We’re delighted to announce that despite the problems posed by Coronavirus, during a week when we moved from a Tier 3 restriction to a national lockdown, we were still able to go ahead with our ISO20252 audit.
Remote working proved to be no obstacle when it came to our team providing full accounts of our quality control procedures – meeting both industry regulations in addition to the legal requirements of GDPR and the Data Protection Act 2018.
No doubt Team Acumen will be celebrating in style as soon as it’s safe for them to do so.
If you’d like more information about how our Quality Controls can enhance your research, please contact Liz.Diez@acumenfieldwork.com
Acumen are delighted to confirm that they will be fully endorsing the Recruiter Accreditation Scheme which is due to launch within the next week.
The scheme, which is the first of its kind in the industry, has been developed by the MRS and the AQR in a joint initiative designed to provide a formalised standard for market research recruitment. It will create an industry-wide set of standards – creating quality assurances for anyone involved with procuring the services of recruiters. Additionally it will also provide a path to professional recognition for recruiters, who have frequently been one of the most overlooked parts of research supply chain.
It’s for this reason that Acumen are pledging their support for the scheme. Our ethos has always been to put quality at the heart of everything we do. In fact it was our very own founder, Julie Fuller, who first raised the notion of a professional qualification for recruiters when she was elected to the AQR board over 5 years ago. Since then it has been continually championed by Acumen, most recently by our Fieldwork Director, Becki Pickering, who has been part of the steering committee overseeing the final stages of the scheme’s development.
Highlighting its importance, Becki said “This is a watershed moment for the market research industry. Recruiters are an essential part of qualitative market research and the scheme will recognise this fact by elevating the work that they do. Not only will it provide a professional qualification but it will also be a resource for anyone who recruits market research participants.”
Underpinning the scheme are a number of modules which cover everything from new and emerging recruitment techniques to best practice around data protection and GDPR compliance. Each module will be delivered via the scheme’s dedicated website and will use videos, quizzes and webinars to deliver the content. There will also be a number of free resources for recruiters, in the form of template documents, in addition to providing a directory of accredited recruiters for clients to use.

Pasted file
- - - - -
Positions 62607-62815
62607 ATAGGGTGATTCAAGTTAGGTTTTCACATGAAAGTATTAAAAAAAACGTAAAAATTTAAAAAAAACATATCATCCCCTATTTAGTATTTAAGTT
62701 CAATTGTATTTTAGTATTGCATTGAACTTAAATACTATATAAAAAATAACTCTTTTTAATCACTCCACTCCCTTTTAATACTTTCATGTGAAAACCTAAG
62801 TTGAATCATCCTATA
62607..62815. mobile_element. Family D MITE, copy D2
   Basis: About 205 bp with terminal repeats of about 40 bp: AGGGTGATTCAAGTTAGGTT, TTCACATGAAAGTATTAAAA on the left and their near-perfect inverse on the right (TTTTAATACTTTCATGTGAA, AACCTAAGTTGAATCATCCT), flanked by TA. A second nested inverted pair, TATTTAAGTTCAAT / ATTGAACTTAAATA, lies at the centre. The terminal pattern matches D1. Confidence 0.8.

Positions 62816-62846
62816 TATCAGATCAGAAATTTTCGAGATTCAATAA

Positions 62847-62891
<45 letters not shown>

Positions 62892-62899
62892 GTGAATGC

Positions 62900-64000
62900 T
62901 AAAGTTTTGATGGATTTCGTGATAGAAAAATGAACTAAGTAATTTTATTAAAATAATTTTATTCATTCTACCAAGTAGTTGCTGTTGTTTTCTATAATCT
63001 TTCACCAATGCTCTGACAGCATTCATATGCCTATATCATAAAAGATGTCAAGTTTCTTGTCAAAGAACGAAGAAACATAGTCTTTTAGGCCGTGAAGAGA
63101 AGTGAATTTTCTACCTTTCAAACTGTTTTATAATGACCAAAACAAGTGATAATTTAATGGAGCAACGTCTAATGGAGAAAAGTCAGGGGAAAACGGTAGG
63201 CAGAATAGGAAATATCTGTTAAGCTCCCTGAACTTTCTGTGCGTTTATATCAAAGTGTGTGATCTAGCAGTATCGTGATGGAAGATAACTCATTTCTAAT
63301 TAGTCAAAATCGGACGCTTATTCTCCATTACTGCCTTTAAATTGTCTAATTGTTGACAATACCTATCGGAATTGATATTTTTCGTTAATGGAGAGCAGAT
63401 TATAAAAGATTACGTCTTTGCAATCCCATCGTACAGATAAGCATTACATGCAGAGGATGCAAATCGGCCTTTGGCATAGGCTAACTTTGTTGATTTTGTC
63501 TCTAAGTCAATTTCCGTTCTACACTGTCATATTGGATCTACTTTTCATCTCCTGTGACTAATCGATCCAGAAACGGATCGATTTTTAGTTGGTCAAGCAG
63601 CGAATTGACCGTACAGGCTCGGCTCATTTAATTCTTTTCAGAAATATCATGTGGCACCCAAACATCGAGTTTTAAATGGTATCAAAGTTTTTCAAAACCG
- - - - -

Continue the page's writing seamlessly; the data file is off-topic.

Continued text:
Acumen will also be committing to the scheme by using only accredited recruiters for their projects. We hope that by doing this we will enable as many of our suppliers to participate in the scheme, in addition to promoting a best in class ethic with our clients. By collectively committing to this scheme we will, in time, effect real change within the industry; facilitating a quality first approach to all of our qualitative recruitment.
If you would like to know more about the Recruiter Accreditation Scheme or how we can help with your market research projects, you can contact a member of our team by email or by calling 0161 234 9940.
Acumen are delighted to share the results of our first “Coronavirus Impact Report”. This first piece of research, looking at how public attitudes towards market research are likely to be affected by the ongoing pandemic, is being shared freely with our friends and colleagues within the research industry as we all attempt to adjust to our new normal.
Our flagship study has been conducted with a sample of the British population in an effort to understand what factors they will be considering as the country moves out of lockdown and we look to begin conducting market research again.
Our research took the form of a short online survey sent to a national database of participants who have opted in for market research projects. The survey took approximately 5 minutes to complete and specifically queried attitudes and sentiments around participating in market research once restrictions have been relaxed in the near future.
The purpose of the research was to understand the public perception towards various market research related activities and to see how people felt about them in relation to other everyday activities.
Our first finding will be certain to give some comfort to our colleagues in the research industry as our sample viewed individual face-to-face research as being second only to visiting a supermarket for activities that involve social contact.
Focus groups with 5-8 people were also favoured above visiting the hairdressers to get a haircut – and we’ve all read the reports of how desperate people have been feeling about that.
It isn’t quite as good news for large public events where you might anticipate interacting with large volumes of people in an uncontrolled environment. On this, visiting the zoo, attending music festivals or concerts and going to the gym were the least favoured activities of our sample as they contemplate what they’ll be doing when they’re returning to their day-to-day activities.
When we asked our sample about what measures could be put in place to make them feel safer and more comfortable when attending a face-to-face focus group or interview our sample were very clear in their view that social distancing was certain to put them at ease.
This answer received more than twice the positive response of the next most favoured option – having the ability to drive and park at venues. This may become a key consideration for the wider market research industry as we consider how to move out of current lockdown position and begin to plan future market research projects.